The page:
generate/provide 3600 MW hydro-electric power (the
royalty of this power will be given to Punjab)
-The Dam will provide water for the irrigation of four million acres mainly located in the province of Punjab, out of which 380000 acres will be irrigated in Mianwali, Khushab and Jhelum districts and 2150000 acres will be irrigated in D.I Khan.
-Kalabagh Dam project will provide 35000 jobs.
-KB Dam is also essential because storage capacity of Tarbela and Mangla Dams is decreasing due to sedimentation.
Kalabagh a disastrous threat to the existence of Three Provinces:
For the last fifty years our insincere rulers have been plundering the national wealth, acting against democracy and reducing the common people to a state of acute poverty by rendering them jobless and failing to control the soaring prices of essential commodities. At this crucial stage if they will continue their malpractice=92s and if any unilateral decision is imposed regarding the construction of Kalabagh Dam, it would have a far reaching adverse impact on political, economic and geophysical set-up of three provinces. The Dam is not just a technical issue, it is now a socio-political, environmental and humanitarian problem which involves the fate of thousands of people of Sindh and NWFP provinces. The construction of Kalabagh Dam is not only detrimental to the interests of three small provinces but it would be the fatal blow for the peoples unity and lethal attack on the national integrity and existence.
Following are the major threats and objections raised by three provinces:
-Kalabagh dam will not only store 6.7 MAF water of Indus but 12.8 MAF water will be diverted to left bank and right bank canals for the irrigation in Mianwali, Khushab, Jhelum and Dera Ismail Khan districts. Therefore the KB dam will be consuming 19.5 MAF water of Indus.
-Under the provisions of Water Accord of 1991, a quantity of 10 MAF has been provisionally earmarked for out flow to sea which in fact will not be available after storage at Kalabagh dam.
-There is already a deep distrust created between Sindh and Punjab on the two irrigation links. Chashma-Jhelum link (21000 cusecs) and Taunsa-Panjnad link (12000 cusecs) have been kept open for the last several years without prior consent and permission of the Sindh provincial government in flagrant violation of the inter-provincial agreement. Due to their past malpractice=92s and breaches of trust people of Sindh do not trust WAPDA and Punjab irrigation department. People believe that the aim of Punjab regarding building a dam is to keep a life and death grip on the life line of Sindh, in this way the ruthless and unscrupulous ruling coteries would be able to control the very existence of four crore (40 million) Sindhis.
-WAPDA has exaggerated the figures of water availability and has reduced the figures of system losses, outflow to sea and India's authorized uses on western rivers, to some how arrive at a high figure of net water availability. WAPDA has used mean year calculation method instead of 4 Out of 5 years (80% Probability)method, has ignored lean (acute shortage) years , and has deliberately submitted pretentious and inflated figures which is evident from the following comparison:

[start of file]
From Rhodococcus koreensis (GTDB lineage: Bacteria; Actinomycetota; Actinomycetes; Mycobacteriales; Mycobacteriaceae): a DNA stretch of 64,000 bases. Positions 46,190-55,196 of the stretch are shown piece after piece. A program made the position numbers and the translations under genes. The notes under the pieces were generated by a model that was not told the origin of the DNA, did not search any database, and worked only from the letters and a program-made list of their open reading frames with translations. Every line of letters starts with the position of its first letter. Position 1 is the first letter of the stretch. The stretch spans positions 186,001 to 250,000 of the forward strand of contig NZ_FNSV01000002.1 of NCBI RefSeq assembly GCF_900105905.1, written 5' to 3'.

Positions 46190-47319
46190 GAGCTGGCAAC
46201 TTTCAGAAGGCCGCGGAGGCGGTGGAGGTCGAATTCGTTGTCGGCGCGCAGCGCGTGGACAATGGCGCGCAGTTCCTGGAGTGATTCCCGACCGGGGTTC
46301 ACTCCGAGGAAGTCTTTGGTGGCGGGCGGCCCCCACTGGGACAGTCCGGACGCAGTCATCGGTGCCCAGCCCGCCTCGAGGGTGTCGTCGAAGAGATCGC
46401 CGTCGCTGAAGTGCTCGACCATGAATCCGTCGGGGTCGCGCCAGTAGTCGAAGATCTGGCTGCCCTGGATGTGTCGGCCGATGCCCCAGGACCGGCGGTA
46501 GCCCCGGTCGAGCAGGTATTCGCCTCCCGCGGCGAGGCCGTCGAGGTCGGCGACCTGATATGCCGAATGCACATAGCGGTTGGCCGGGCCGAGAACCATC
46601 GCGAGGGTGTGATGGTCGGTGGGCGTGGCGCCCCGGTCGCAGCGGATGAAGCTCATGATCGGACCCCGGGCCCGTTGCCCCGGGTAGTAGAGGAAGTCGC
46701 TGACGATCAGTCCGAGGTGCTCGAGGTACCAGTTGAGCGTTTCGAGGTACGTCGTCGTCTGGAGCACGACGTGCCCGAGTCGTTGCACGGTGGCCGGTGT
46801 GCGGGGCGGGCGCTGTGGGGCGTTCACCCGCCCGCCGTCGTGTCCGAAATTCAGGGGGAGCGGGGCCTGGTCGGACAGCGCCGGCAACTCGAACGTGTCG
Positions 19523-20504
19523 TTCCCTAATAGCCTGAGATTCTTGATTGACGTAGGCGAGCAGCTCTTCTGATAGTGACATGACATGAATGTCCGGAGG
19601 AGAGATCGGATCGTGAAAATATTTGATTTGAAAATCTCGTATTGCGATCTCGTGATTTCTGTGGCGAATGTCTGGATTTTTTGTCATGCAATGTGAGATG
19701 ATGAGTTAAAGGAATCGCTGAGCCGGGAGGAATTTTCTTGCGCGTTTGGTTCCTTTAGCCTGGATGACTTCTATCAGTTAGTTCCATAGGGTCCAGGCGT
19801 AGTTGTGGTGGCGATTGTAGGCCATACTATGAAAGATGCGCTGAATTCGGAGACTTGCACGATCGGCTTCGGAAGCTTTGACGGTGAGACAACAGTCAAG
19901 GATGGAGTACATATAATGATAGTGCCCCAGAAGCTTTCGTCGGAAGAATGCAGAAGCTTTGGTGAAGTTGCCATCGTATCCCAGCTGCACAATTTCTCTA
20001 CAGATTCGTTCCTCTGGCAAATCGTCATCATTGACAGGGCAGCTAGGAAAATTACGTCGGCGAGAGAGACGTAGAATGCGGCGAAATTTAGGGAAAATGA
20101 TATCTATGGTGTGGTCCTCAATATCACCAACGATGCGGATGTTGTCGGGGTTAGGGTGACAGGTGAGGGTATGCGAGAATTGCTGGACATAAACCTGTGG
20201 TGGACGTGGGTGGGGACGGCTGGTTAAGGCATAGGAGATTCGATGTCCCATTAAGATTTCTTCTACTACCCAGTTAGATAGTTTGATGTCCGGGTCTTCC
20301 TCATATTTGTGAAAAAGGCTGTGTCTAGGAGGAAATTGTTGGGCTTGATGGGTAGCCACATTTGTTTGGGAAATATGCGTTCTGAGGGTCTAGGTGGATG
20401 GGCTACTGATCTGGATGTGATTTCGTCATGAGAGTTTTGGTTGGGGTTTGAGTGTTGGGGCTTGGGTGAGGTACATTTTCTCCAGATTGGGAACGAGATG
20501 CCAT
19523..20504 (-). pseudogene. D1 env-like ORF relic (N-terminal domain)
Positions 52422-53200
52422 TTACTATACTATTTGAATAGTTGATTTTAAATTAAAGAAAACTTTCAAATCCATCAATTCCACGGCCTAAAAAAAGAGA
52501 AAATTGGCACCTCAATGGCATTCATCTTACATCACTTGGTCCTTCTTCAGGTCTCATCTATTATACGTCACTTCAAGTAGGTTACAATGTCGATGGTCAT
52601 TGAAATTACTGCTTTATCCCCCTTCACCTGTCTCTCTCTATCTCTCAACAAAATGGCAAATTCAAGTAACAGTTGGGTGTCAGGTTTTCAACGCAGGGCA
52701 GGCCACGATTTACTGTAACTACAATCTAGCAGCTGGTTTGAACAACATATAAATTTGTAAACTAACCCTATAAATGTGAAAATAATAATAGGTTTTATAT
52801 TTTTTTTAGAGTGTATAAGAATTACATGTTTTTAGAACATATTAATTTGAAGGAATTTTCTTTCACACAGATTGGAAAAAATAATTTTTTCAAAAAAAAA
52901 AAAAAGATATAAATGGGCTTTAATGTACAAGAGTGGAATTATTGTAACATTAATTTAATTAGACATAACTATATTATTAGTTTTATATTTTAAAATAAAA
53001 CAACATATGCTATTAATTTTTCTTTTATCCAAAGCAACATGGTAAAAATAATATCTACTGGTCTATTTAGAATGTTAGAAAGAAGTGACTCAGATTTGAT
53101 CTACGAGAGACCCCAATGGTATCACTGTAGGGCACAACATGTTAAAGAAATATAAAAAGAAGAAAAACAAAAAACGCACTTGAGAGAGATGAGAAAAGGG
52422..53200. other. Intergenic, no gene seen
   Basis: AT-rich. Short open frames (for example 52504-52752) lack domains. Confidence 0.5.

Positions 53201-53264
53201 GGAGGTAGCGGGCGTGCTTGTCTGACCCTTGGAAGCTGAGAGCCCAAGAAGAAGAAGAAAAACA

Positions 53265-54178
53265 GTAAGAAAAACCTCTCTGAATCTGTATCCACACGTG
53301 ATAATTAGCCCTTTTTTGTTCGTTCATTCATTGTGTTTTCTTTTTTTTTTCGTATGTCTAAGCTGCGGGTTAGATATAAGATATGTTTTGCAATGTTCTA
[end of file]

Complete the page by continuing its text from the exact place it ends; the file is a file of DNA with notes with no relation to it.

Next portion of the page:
Available Water in West. Rivers
(Indus, Jhelum & Chenab)
Eastern Rivers Contribution
(Sutlej, Beas & Ravi)
Out flow to sea
Accord Allocation to Provinces
Net Water Availability
-As far as the environmental and ecological aspects and threats are concerned the shortage of water for out flow to sea has already caused reduction in the volume of silt. Indus river once brought down 600 million tones of silt out of which half reached the sea and half fertilized the alluvial plain. Today, just 36 million tones passes the upstream barrages and dams. The Indus delta was spread over in 350 sq. km before the partition, it also had more than nine perennial streams, now it has only two perennial streams and covers just about 25 sq. km. This reduction has resulted in the erosion and degradation of the delta, elimination of 0.6 million acres of riverine forests and destruction of mangrove forest area, which has reduced from 263,000 hectares in 1977 to 158,500 hectares in 1990.
-From aquatic conservation point of view the famous Palla fish, Bulahan(Indus dolphin), Khagga(Sea cat) and other aquatic species have become nearly extinct due to water shortage. The annual production of Palla has been reduced from 5000 tons to just 500 tons.
-Further reduction of fresh water flows below Kotri will be a disaster for the common people & fishermen (Munhanas) who depend upon agriculture and fisheries in coastal Sindh.
-Water quality at Sehwan (Town of Sindh) on the Indus River has deteriorated by 24 % during 1968 to 1980 and by 1985 it has reached a level of 50 % deterioration. As the quantity of river
flow is decreased, the water quality is correspondingly degraded.
- Govt. claims that Tarbela Dam never affected Sindh but in fact for the last twenty years , in times of scarcity of water, Sindh's share never reached it since it was siphoned off to the Punjab. Even after the controversial Water Accord of 1991, Sindh has continued to be deprived of its share agreed to in the said accord.